People in the rental industry — both rental companies and suppliers to it — have been talking a lot lately about costs. Obviously the cost of fuel affects everybody. The costs of steel, copper, tires and so many components are making it difficult for manufacturers to keep their costs down. And rental companies are faced with skyrocketing delivery costs. And those costs become more worrisome when revenues are flat or worse. As one rental company owner said to me last week, “It's hard enough that each delivery costs me twice what it did a year ago; I wouldn't mind it so much if I had as many deliveries to make.” The combination of increased costs and slower business is taking a serious toll on this rental business and many others.

It looks to me that there are some cracks in the foundation of the manufacturer-rental company partnership that has been carefully constructed in recent years and it's not hard to understand why. The manufacturer, faced with spiraling cost increases, needs to increase prices to remain profitable. The rental company, faced also with burgeoning costs and soft business, wants to replenish fleet and wants the manufacturer to not only not increase prices but, in some cases, even reduce them.

It reminds me of that old Ray Charles song, “Busted.” A man is broke, so he calls his brother for a loan. But his brother responds by reciting his litany of financial pressures and says, “I was just thinking of calling on you.” It's a vicious circle and one that won't easily find a satisfying outcome as long as business is soft.

That's why partnering is important. The problems rental companies and manufacturers face are different, but related. Both ends of the supply chain, if they aren't doing so already, need to take long looks at their costs and figure out ways to cut waste, operate more efficiently and streamline. Many rental companies are looking at solutions such as dispatching software; telematics to help track, diagnose and service equipment; and various forms of electronic data interchange to reduce transaction costs.

There are many tools that can help, but ultimately more important than the tools, more important than the software, is the partnership attitude. There needs to be far more constructive dialog on how different links in the supply chain can work together to lower costs for all sides. Partnerships between manufacturers and rental companies are not about sitting around the campfire and singing “Kumbaya.” It's about really working together to make processes more cost-effective, linking back-office systems together for more harmonious interaction.

It's not just asking for a price break. It's more about cutting costs and re-engineering business processes so the price breaks aren't necessary.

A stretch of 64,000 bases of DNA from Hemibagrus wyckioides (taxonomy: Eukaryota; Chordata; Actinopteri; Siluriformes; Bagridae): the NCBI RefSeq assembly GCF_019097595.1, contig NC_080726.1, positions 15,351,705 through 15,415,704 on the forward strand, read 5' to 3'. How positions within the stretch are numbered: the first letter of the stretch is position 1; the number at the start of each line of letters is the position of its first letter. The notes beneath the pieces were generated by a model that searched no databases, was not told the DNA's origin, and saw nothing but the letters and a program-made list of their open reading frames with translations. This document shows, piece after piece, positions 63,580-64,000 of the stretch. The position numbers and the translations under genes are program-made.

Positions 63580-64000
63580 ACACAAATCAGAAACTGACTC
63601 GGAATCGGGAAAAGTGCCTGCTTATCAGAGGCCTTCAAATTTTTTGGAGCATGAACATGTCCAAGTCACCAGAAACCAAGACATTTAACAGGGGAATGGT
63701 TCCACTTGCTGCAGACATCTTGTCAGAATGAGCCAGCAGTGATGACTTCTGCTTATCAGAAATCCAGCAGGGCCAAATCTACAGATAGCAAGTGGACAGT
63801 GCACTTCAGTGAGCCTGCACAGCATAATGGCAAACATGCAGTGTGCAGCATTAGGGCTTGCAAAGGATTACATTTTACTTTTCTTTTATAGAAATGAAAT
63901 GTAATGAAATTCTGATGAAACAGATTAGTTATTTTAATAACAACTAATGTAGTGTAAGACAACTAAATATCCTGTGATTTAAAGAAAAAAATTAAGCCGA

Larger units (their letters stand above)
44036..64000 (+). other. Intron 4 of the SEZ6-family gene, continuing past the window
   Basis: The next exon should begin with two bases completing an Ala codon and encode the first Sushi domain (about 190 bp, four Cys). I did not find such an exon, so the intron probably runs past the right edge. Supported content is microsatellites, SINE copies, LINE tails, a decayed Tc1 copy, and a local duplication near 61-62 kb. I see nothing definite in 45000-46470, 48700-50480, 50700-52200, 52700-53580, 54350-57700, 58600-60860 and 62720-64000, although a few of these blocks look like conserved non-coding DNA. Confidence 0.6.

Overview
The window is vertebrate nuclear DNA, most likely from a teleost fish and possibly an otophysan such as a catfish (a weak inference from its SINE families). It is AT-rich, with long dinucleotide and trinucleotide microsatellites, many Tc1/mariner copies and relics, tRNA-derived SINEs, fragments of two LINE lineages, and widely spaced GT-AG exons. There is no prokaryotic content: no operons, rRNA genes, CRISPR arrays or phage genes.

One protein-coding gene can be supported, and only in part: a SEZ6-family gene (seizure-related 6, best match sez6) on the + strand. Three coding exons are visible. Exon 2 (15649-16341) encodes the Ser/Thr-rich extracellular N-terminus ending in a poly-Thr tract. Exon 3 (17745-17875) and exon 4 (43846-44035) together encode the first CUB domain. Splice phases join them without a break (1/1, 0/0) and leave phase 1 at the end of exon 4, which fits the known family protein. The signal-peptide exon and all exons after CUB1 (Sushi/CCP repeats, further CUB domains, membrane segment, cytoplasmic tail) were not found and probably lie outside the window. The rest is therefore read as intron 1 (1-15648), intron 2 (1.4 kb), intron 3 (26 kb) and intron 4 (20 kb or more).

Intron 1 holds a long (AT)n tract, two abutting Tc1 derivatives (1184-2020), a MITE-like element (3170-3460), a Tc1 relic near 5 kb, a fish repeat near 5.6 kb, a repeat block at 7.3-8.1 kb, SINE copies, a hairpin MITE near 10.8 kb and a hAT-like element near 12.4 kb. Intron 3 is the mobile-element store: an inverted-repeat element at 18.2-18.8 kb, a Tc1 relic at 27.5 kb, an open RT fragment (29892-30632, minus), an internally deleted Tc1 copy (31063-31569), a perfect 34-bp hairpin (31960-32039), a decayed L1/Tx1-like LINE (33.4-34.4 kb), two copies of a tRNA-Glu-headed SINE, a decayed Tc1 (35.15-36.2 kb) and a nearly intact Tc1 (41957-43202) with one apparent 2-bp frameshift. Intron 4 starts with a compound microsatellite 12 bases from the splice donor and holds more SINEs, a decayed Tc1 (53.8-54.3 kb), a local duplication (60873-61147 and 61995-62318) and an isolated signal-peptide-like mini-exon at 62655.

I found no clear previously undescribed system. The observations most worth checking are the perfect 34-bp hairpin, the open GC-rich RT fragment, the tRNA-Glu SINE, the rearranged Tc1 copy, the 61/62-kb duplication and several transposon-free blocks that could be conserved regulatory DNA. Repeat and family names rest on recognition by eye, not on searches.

Dave Christifulli, former Wacker executive and now president of his own consulting group — which includes former manufacturing personnel as well as former rental company executives — told me of a rental company executive he recently spoke with who admitted that the average cost per part order for his company was more than $150, closer to $165. So ordering a $25 part might cost $190. Multiply that times the thousands of parts the rental company orders each month and the implications are mind-boggling.

That rental company can beg for a deeper parts discount, but until its systems are revamped, it's still on a fast track to serious trouble. If that company can reduce its transaction costs even by half, it can save millions.

It can be done. I've seen some dramatic turnarounds in the fortunes of equipment rental companies through systems re-engineering. Such transformations can make economic challenges far less threatening.

As one economist recently said, downturns occur for a reason, or for a number of reasons, to correct inefficiencies in the supply chain. The solutions arrived at to overcome a downturn tend to correct those inefficiencies. As far as the rental industry is concerned, we certainly saw that to a degree in the early part of this decade when massive over-fleeting created a serious imbalance between supply and demand that began to be corrected by the rental companies themselves, setting the stage for the next economic upturn.

The current construction downturn was caused by other factors, such as the credit situation, which I needn't rehash here, although obviously the construction industry and the rental industry benefited by all those homes being built, and the commercial construction required to support those housing developments. But to survive this period, rental companies and manufacturers need to correct inefficiencies in the system. And the sooner steps are taken to correct inefficiencies that cost a rental company $190 for a $25 part, the quicker the rental industry will be equipped to rise out of the quagmire of the current economy.